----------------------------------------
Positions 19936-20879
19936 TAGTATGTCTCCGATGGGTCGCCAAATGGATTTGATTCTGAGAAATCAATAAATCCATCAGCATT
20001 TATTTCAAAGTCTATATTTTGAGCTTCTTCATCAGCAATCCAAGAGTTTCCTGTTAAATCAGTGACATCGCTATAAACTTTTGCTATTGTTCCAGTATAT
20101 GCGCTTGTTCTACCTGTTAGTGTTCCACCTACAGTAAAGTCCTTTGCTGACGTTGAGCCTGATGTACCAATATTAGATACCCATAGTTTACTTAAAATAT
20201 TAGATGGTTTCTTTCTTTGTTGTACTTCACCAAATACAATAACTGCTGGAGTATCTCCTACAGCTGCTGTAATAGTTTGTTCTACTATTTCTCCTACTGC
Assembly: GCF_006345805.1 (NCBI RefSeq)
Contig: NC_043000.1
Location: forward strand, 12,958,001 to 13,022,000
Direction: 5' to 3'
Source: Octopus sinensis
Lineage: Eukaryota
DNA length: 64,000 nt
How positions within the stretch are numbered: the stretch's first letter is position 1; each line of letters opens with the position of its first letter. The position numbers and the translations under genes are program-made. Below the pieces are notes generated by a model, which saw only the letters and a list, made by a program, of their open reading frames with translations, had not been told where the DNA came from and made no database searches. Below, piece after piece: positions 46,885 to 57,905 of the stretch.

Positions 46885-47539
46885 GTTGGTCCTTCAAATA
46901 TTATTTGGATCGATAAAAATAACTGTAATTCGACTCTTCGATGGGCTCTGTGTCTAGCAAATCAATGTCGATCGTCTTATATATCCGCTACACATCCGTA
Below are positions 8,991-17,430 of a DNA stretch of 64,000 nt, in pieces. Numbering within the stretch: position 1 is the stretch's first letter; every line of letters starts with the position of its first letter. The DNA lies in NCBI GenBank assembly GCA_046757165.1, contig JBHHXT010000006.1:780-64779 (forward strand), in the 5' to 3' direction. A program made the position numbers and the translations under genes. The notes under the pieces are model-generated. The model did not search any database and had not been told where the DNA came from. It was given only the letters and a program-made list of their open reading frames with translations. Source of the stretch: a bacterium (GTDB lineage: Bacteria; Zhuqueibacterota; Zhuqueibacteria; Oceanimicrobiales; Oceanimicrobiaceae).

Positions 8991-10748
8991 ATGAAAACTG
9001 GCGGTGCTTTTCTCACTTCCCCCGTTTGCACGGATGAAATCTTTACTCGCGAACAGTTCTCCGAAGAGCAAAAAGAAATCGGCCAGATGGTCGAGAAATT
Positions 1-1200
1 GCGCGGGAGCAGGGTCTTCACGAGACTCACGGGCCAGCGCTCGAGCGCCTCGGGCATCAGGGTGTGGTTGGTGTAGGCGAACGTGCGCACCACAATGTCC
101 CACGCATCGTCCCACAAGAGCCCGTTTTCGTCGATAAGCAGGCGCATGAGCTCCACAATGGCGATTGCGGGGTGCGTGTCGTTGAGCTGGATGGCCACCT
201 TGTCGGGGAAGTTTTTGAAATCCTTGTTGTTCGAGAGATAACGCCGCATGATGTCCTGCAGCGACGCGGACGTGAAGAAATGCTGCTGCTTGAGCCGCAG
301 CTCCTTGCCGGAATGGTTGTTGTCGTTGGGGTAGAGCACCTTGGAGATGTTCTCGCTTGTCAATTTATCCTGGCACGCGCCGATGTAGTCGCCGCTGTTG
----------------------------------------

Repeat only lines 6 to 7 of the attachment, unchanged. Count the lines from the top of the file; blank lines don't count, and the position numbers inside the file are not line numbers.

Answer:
Assembly: GCF_006345805.1 (NCBI RefSeq)
Contig: NC_043000.1